A Chinese lunar capsule returned to Earth on Thursday with the first fresh rock samples from the moon in more than 40 years, offering the possibility of new insights into the history of the solar system and marking a new landmark for China's rapidly advancing space program, the AP reports. The capsule of the Chang’e 5 probe landed just before 2am in the Siziwang district of Inner Mongolia, the China National Space Administration reported. The capsule had earlier separated from its orbiter module and performed a bounce off Earth’s atmosphere to reduce its speed before passing through and floating to the ground on parachutes. Following recovery, the capsule and its cargo of samples were flown to the space program's campus in Beijing.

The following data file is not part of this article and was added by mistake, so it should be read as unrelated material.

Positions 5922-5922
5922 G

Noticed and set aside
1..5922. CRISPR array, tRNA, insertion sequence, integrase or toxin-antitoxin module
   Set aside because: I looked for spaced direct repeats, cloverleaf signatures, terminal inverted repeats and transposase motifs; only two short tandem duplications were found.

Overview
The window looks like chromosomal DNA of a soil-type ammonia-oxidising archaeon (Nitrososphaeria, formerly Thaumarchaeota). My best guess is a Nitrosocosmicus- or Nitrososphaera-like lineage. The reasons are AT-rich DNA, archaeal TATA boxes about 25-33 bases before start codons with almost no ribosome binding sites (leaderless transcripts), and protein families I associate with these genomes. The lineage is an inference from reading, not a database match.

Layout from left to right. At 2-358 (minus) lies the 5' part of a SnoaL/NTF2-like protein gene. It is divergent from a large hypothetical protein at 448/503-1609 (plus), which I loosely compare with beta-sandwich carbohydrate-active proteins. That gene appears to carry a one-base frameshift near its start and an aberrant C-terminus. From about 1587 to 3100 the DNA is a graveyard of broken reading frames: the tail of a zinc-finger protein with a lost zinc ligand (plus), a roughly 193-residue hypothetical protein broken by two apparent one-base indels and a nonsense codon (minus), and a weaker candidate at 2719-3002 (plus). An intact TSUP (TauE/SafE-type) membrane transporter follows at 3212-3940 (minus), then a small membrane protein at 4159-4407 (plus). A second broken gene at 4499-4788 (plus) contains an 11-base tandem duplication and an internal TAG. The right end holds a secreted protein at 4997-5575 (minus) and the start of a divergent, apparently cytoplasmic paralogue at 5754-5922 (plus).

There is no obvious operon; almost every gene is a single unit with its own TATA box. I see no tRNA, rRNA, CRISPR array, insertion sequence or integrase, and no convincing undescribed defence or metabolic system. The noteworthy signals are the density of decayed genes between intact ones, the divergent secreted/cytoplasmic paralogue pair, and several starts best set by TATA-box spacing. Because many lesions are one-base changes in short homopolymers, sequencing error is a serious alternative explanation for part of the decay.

The spacecraft’s return marked the first time scientists have obtained fresh samples of lunar rocks since the former Soviet Union’s Luna 24 robot probe in 1976. The newly collected rocks are thought to be billions of years younger than those obtained earlier by the US and former Soviet Union, offering new insights into the history of the moon and other bodies in the solar system. They come from a part of the moon known as the Oceanus Procellarum, or Ocean of Storms, near a site called the Mons Rumker that was believed to have been volcanic in ancient times. "These samples will be a treasure trove," says Brad Jolliff, director of the McDonnell Center for the Space Sciences at Washington University in St. Louis.
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